Thank you, Microsoft.
There, I said it. Words I thought would never cross my lips or flow from my fingertips are now out there for all the world to know. Our project makes me awestruck by the Twinkie-eating pencil-necked geeks who created the sublime “Track Changes” function in the otherwise forgettable Microsoft Word. I remain a mostly WordPerfect guy, and yearn for the day when some inventive entrepreneur merges WP’s “Reveal Codes” with MW’s “Track Changes” to create truly first-rate word processing software.
We are approaching the final stages of editing and revising the translated text for our first volume generated from A.J. Roubo’s “L’Art du Menuisier.” I am pleased to report Philippe’s assessment of Michele’s indefatigably brilliant translations (she is still averaging almost a page an hour!) and my extensive edits and annotations as being “on the mark” more than 95 percent of the time! Still, his light but authoritative touch on the manuscript is unmistakable, and invaluable.
The project remains simultaneously exhausting and gratifying, all the more enjoyable due to the opportunity to collaborate with these two dear friends. Recently I received a note from Philippe commenting that in a particular passage he was uncertain which was more vexing; the French or English. And this is from a native Francophone who trained at Ecole Boulle and has entirely mastered the arcane nuances of corporate and technical English! I can only imagine the trials of Roubo composing by hand an encyclopedia in a foreign tongue. True, it was not foreign to him, but it is sure foreign to me.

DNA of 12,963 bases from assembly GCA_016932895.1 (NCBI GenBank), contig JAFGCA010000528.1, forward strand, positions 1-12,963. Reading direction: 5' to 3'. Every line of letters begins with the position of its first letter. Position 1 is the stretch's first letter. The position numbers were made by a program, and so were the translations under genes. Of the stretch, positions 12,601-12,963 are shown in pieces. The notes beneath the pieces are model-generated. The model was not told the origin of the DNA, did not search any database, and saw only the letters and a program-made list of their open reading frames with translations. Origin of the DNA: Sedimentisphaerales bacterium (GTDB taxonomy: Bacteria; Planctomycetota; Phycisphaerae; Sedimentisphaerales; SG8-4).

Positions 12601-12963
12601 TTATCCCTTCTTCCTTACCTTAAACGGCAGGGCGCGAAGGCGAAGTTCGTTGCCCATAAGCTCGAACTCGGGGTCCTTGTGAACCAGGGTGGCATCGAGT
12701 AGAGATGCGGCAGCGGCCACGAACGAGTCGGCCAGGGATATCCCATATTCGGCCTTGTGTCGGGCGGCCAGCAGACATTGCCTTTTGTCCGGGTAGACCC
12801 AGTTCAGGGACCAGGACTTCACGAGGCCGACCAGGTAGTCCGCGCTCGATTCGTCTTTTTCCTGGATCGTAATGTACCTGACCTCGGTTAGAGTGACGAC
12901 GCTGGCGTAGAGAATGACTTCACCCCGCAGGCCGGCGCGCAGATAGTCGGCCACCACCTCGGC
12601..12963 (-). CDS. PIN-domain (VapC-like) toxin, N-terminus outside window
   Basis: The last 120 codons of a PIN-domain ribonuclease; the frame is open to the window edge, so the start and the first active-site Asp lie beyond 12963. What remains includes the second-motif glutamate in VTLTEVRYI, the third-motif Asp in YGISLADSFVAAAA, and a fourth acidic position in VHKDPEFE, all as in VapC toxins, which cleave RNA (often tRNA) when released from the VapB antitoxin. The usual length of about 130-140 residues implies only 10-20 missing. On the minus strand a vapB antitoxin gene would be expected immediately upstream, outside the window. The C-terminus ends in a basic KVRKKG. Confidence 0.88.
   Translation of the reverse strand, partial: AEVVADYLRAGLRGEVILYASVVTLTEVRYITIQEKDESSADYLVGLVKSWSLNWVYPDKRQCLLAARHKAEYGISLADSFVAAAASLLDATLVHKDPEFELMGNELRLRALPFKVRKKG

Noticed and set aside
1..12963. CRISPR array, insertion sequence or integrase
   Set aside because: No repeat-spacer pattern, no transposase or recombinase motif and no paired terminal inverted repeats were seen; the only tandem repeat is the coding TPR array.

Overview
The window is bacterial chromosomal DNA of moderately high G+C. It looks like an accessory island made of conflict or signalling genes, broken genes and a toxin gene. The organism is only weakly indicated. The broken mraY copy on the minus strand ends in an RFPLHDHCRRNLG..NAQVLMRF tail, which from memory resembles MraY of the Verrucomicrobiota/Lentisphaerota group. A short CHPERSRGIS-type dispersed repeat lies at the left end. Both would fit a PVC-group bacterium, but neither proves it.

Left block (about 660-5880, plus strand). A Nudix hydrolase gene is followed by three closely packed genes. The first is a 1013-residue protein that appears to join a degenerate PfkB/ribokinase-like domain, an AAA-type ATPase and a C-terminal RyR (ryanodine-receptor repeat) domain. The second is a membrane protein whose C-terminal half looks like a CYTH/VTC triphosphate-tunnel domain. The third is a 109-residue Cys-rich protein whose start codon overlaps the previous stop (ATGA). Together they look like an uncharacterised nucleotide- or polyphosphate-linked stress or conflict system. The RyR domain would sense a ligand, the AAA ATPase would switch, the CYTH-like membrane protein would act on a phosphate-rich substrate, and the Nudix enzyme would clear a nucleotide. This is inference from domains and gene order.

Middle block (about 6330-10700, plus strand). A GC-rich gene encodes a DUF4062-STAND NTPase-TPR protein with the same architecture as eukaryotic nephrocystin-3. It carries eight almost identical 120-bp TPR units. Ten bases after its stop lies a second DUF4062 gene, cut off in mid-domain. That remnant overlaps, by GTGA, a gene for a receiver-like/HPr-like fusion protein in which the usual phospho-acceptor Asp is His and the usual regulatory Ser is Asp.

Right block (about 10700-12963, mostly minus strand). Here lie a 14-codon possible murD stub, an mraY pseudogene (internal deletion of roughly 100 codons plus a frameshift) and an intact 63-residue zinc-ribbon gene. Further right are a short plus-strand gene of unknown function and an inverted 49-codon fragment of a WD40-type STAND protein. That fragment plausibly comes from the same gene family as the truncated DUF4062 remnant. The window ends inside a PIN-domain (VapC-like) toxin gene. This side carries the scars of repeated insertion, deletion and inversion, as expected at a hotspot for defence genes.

Which brings me back to Microsoft. I have already recounted the byzantine framework and implicit telecommunications technology we three are employing in leaving our own marker on the history of woodworking. Safe to say that any inventory of our computers would reveal several hundred versions of the sometimes gigantic documents we are jointly creating, and each contains dozens (more likely hundreds) of changes large and small that we MUST monitor in order to have any level of success in the end. Being able to track each iteration makes this a do-able project. Otherwise? Not likely, at least not in a span of a few dozen months instead of multiple decades.
If my experience with “Saving Stuff” (Simon & Schuster 2005) is any indication there will come a day quite soon when we will move past computers and back to reviewing the page proofs by hand, reading every sentence carefully and placing a blue check mark at the end of EVERY LINE with a sign-off initialing EVERY PAGE. Ugh. Otherwise the copy editor will track me down and beat me up. (Ed note: Don’s right. Not about getting beat up. But about the manual process at the end.)
I know we are getting closer to the end as Chris and I spoke only a few days ago about some of the arcane minutiae about book printing, binding, pricing, distributing… In the meantime I will continue to be transformed as a craftsman by accounts and descriptions older than our Republic.
Now, if I could just get Algore to make my Verizon DSL perform better than 54k baud…
— Don Williams